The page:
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Kitchens v. State

Court of Appeals of Georgia
Nov 18, 1998
235 Ga. App. 349 (Ga. Ct. App. 1998)


A98A1209, A98A1210.


Drug violation. Barrow Superior Court. Before Judge Motes.

Kathleen J. Anderson, for appellant. (case no. A98A1209). Donna L. Avans, for appellant (case no. A98A1210).

Timothy G. Madison, District Attorney, Robin R. Riggs, Assistant District Attorney, for appellee.

Jody Kitchens and Danda Sparks were convicted by a jury of the offenses of trafficking in cocaine, possession of marijuana with intent to distribute, possession of methamphetamine with intent to distribute, and various counts of possession of a firearm during the commission of a crime. Kitchens also was convicted of carrying a concealed weapon. Their motions for new trial as amended were denied, and they appeal. Finding no reversible error, we affirm.

Construed in favor of the verdicts, evidence was presented that Chris Robertson, a narcotics investigator, set up a controlled drug buy in December 1995 with the assistance of confidential informant Jason Riley. As a result of several telephone conversations, some of which were taped, involving Riley, an individual named Jason Smith, and sometimes Kitchens, Riley arranged to meet a man named "Jody" at a gas station in Auburn, Georgia. At approximately 8:30 p.m. on December 20, Robertson, acting in an undercover capacity, and Riley arrived at the gas station shortly before Kitchens and Sparks arrived in a car driven by Kitchens. Sparks was sitting in the middle of the front seat. Robertson searched Riley for illegal drugs and found none. Riley then exited the car Robertson was driving, entered that of Kitchens, and Kitchens drove away.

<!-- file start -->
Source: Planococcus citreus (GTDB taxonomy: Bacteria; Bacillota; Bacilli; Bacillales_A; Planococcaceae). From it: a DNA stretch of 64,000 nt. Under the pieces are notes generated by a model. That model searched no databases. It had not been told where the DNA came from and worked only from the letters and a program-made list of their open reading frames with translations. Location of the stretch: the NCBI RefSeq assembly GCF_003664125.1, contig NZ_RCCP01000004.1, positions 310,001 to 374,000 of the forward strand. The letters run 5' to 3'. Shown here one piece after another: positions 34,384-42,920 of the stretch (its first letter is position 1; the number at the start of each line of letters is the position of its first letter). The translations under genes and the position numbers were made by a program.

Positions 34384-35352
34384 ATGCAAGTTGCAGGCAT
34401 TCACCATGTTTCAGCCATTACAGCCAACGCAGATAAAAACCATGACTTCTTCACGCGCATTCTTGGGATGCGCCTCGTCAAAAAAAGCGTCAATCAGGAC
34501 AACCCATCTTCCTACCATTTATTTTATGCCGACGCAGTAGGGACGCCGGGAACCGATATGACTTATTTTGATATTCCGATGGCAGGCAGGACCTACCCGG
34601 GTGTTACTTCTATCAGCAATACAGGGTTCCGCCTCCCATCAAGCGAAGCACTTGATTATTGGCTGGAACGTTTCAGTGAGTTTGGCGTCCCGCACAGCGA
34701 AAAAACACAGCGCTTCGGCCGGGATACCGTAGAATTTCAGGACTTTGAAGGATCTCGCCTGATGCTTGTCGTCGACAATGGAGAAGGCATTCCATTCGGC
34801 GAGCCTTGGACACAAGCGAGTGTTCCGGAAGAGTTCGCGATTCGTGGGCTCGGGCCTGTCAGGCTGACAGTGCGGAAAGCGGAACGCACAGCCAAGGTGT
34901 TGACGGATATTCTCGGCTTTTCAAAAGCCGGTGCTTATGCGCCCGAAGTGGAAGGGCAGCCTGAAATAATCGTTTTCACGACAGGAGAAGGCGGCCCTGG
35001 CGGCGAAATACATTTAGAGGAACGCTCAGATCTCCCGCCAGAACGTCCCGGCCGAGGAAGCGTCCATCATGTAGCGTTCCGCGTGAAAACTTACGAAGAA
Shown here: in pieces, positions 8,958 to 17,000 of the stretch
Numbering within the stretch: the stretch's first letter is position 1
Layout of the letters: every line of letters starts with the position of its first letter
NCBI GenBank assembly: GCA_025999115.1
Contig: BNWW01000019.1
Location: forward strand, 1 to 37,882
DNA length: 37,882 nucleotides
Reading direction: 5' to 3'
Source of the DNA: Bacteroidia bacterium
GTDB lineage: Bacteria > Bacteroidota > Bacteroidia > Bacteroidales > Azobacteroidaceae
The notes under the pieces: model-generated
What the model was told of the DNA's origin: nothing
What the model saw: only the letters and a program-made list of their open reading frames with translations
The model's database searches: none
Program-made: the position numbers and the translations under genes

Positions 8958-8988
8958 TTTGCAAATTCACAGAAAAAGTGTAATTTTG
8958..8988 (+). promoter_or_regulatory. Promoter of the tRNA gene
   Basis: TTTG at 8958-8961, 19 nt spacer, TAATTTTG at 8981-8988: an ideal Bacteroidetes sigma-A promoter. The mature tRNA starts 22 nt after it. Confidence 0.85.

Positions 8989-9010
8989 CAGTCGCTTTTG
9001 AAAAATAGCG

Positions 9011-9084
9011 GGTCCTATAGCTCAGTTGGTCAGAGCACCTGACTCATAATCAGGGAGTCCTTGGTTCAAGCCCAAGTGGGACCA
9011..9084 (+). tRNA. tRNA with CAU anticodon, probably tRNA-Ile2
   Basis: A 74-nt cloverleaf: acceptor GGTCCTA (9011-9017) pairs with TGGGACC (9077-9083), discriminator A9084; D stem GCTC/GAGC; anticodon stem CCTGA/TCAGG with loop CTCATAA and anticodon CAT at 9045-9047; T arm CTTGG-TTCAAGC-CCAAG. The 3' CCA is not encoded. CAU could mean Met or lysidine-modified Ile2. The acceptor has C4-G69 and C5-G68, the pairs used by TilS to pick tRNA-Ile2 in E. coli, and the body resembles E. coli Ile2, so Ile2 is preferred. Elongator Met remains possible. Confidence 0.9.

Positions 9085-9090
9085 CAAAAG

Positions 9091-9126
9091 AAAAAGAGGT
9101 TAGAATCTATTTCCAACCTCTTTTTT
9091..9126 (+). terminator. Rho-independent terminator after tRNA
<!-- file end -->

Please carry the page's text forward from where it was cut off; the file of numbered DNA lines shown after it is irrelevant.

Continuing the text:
Kitchens, Sparks, and Riley returned about five minutes later, and Riley brought a bag to Robertson. After observing that the bag appeared to contain a large quantity of marijuana and some cocaine, Robertson signalled surveillance officers to make an arrest. Georgia State Patrol Trooper Jamey Brown then drove into the gas station parking lot, blocked Kitchens's car, exited his car, and jumped onto the hood of Kitchens's car. Kitchens reached toward the floor of the car, and Brown saw "clearly that there was a large handgun at his feet, and there was some type of long gun in the front seat between Ms. Sparks and Mr. Kitchens." Brown testified that after seeing the weapons, he held Kitchens at gunpoint. Kitchens and Sparks were removed from the car, which Brown then searched. He discovered a syringe containing a white powdery substance and a black bag containing several of Kitchens's personal items. The bag also contained an electronic rolodex with several names in it and a set of plastic scales containing "a good bit of white powder residue." Evidence also was presented that some of Sparks's personal papers were inside this bag. Brown also discovered a loaded 9mm Ruger handgun that had been at Kitchens's feet, a loaded sawed-off 12 gauge shotgun in the front seat between where Kitchens and Sparks had been sitting, and a marijuana cigarette in the front seat. A substance positively identified as methamphetamine also was discovered inside the car. Brown searched the bag taken by Riley from the car and found inside it several bags of substances identified at trial as marijuana and powder cocaine.